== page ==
Brainstorm Health: 13 Reasons Why and Suicide, Philip Morris Device, Medicare for All Hearing


Sy Mukherjee

May 1, 2019

Good afternoon, readers.

Netflix’s teen drama series 13 Reasons Why drew a fair amount of controversy from critics alleging it romanticized/normalized/otherwise simplified issues of self-harm and suicide. For those who don’t know about the series: It centers on the mystery of why a high school student killed herself, presented via a series of recordings left to her classmates.

The show’s creators and Netflix itself objected to the negative characterization. In fact, Netflix CEO Reed Hastings went so far as to say that, “No one has to watch it” in responding to the controversy (a reaction that didn’t sit well with groups like the Parents Television Council).

Now, Netflix is taking a more cautious tact in the wake of new research published in the Journal of the American Academy of Child and Adolescent Psychiatry that finds a spike in suicides, relative to what would normally be expected, among teens aged 10 to 17 in the nine months after 13 Reasons Why‘s release.

Ok, this is the part where it’s critical to emphasize: Correlation does not equal causation. These sorts of studies can be ambiguous since there are many, many confounding factors that influence behavior, especially when they involve mental health issues.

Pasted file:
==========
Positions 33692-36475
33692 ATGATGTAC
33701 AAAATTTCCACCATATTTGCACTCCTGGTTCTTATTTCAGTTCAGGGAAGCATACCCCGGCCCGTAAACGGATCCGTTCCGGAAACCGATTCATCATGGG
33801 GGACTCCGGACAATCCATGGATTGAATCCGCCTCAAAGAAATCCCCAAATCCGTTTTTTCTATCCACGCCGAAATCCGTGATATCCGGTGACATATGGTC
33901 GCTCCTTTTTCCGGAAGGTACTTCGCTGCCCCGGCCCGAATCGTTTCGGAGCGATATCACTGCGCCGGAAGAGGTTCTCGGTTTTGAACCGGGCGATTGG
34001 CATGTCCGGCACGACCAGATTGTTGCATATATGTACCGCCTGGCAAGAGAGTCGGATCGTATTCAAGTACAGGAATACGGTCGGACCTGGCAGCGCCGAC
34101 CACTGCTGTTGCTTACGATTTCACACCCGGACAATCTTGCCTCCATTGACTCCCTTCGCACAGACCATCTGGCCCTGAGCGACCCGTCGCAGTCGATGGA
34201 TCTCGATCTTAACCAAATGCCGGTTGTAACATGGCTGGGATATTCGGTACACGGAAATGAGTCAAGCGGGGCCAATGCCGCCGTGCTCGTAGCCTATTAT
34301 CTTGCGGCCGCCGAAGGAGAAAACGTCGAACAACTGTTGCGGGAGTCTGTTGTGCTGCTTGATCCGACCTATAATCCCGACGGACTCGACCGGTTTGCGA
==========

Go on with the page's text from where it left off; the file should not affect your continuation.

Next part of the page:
But the observed uptick was enough to elicit a response (and a defense) from Netflix. “We’ve just seen this study and are looking into the research, which conflicts with last week’s study from the University of Pennsylvania,” a company spokesperson told Gizmodo. “This is a critically important topic and we have worked hard to ensure that we handle this sensitive issue responsibly.”

The relationship between popular culture and mental health has long been debated, whether the arguments center on violent media’s influence on young minds or a host of other issues. In an era of “Peak Content,” the issue may increasingly prop up.

Read on for the day’s news.

Sy Mukherjee


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